• I'm just going to talk openly about what happens in the memoir because it seems as though it's mostly all out there as is, and so I don't want people yelling at me about spoilers. The literal summary provided makes even the miscarriage clear. Ariel Levy was thirty eight when she got pregnant, before which she had been ambivalent about having a child. Ariel wanted a child but she also wanted to pursue her ambitions in journalism and create a financially stable life for herself. Her desire to live [...]


  • Who is this Ariel Levy, anyway? It’s always a risk to read a memoir by someone you’ve never heard of, or who isn’t a blogger with lots of creds. I’ve been burnt before. But this is definitely a keeper. Levy, at 38, had it all, and was dazed with happiness as she looked forward into the future. And then Poof! It’s gone. In a nanosecond her life turned to hell.Levy is an excellent writer. When I read that she worked for The New Yorker, I figured her writing would be exceptional, and it i [...]


  • I didn’t know anything about Ariel Levy – who is a writer with The New Yorker -- but the description of her memoir sounded interesting. Well, it turns out that I would probably be happy to read anything by Levy and I need to look for some of her other writings. Her memoir deals with terrible personal losses she suffered a few years ago. She talks about her childhood, her early years as a writer and her history of relationships. This background is presented as a build up to the events that tu [...]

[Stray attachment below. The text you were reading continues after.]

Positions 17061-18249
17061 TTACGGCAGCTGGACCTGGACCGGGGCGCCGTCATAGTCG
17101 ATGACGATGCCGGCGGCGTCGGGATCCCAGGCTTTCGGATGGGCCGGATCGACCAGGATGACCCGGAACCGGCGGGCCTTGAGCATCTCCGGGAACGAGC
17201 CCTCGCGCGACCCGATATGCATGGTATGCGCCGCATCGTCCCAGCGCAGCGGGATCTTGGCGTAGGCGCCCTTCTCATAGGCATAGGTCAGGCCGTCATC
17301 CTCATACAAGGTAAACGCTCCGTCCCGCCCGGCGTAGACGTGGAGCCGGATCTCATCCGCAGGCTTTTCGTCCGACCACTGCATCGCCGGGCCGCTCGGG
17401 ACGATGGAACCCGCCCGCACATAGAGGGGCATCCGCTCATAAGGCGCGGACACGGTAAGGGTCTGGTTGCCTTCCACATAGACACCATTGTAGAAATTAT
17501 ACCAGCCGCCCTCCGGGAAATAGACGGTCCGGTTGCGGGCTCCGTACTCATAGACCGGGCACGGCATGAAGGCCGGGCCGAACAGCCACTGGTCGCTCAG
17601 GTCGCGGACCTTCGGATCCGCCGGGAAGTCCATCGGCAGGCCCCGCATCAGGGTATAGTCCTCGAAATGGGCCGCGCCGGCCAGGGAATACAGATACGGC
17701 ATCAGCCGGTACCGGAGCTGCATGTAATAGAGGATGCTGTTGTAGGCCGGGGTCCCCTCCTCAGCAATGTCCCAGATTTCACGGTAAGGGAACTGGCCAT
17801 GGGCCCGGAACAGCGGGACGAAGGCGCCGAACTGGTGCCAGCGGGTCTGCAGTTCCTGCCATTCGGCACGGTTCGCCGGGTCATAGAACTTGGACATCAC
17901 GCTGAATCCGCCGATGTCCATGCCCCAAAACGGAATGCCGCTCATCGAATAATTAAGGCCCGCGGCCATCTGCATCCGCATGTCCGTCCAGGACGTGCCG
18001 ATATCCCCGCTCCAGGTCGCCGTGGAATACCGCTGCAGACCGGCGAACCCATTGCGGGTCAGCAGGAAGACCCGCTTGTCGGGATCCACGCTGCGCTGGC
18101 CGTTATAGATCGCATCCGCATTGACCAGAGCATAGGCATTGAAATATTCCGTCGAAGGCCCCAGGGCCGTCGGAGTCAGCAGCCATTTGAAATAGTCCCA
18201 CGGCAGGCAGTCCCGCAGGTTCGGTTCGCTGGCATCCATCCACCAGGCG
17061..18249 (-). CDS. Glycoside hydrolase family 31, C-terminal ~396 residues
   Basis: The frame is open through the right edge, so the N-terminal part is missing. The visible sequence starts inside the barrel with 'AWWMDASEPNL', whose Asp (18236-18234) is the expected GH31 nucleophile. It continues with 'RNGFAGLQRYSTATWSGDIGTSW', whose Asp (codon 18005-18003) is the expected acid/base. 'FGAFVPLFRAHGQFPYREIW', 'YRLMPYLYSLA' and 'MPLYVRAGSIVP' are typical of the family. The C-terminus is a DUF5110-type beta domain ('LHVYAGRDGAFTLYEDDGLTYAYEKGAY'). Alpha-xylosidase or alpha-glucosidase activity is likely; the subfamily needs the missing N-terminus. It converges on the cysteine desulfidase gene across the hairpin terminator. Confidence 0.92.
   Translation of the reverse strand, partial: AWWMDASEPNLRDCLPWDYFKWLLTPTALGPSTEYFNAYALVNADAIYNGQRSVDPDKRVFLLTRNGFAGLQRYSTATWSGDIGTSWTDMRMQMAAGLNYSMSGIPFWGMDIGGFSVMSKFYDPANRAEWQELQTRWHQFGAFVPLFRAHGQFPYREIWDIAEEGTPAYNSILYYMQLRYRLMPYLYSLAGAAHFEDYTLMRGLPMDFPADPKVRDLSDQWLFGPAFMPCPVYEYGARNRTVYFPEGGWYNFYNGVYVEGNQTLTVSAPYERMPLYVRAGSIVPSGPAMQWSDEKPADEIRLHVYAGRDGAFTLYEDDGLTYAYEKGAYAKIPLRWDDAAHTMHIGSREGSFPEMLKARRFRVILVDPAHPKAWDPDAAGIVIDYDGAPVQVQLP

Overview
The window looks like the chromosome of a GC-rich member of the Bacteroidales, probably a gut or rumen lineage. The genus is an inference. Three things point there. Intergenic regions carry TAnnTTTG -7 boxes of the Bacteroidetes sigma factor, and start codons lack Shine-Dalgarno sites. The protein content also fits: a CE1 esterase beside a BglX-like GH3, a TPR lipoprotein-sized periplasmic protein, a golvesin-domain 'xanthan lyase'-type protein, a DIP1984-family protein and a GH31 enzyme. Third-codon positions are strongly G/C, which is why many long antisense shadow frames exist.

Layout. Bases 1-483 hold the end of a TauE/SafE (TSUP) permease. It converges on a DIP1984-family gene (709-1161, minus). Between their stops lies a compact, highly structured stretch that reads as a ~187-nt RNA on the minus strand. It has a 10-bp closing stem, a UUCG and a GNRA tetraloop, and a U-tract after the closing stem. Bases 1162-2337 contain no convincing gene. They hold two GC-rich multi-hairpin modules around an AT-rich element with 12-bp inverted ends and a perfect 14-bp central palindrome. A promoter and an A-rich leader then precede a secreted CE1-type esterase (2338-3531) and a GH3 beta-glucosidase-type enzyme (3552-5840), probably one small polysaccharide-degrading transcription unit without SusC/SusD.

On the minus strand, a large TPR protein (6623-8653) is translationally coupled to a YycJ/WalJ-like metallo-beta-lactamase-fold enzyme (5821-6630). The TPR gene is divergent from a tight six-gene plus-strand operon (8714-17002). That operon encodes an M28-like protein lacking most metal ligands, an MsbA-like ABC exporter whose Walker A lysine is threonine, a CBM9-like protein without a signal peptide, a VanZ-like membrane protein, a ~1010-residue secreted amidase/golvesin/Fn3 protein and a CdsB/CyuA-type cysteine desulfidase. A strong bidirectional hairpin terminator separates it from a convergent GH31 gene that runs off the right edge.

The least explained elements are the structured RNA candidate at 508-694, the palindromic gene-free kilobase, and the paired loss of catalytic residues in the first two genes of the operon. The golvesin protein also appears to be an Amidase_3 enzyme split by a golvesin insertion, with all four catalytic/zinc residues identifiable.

• This memoir got a lot of hype, some of which is justified.Ariel Levy has some strong passages in the book, but parts of it felt padded and unfocused. The Rules Do Not Apply is an extension of an article Levy wrote in The New Yorker on a horrible miscarriage she suffered while reporting in Mongolia. The story of the miscarriage is heartbreaking, along with her grief when she later lost her spouse, Lucy."For the first time I can remember, I cannot locate my competent self — one more missing pers [...]


  • Ariel Levy always believed she could be a writer. Her mother told her it was a good idea, a normal thing for a pre-teen to aspire to, something for a teen to aim for. She was in her late teens when she wrote for New York magazine about a bar in Queens where enormously heavy women danced for men, and presumably women. The women wore brightly colored clothes, high heels, and sequins for anyone who lusted for heavy. It made the women feel desired. Levy was allowed to grow up thinking that sexuality [...]


  • To talk about this book, I have to also talk about memoirs and my relationship with them in general. This book challenged me and my ideas of memoirs, especially those written by women. I have talked about my enjoyment of memoirs elsewhere so it is safe to say that it is a type of book I gravitate to and read a lot of.Ariel Levy’s memoir is a memoir about loss: the loss of her child, her spouse, and her house. She talks in absolute honesty of that loss and of the person she was beforehand, a pe [...]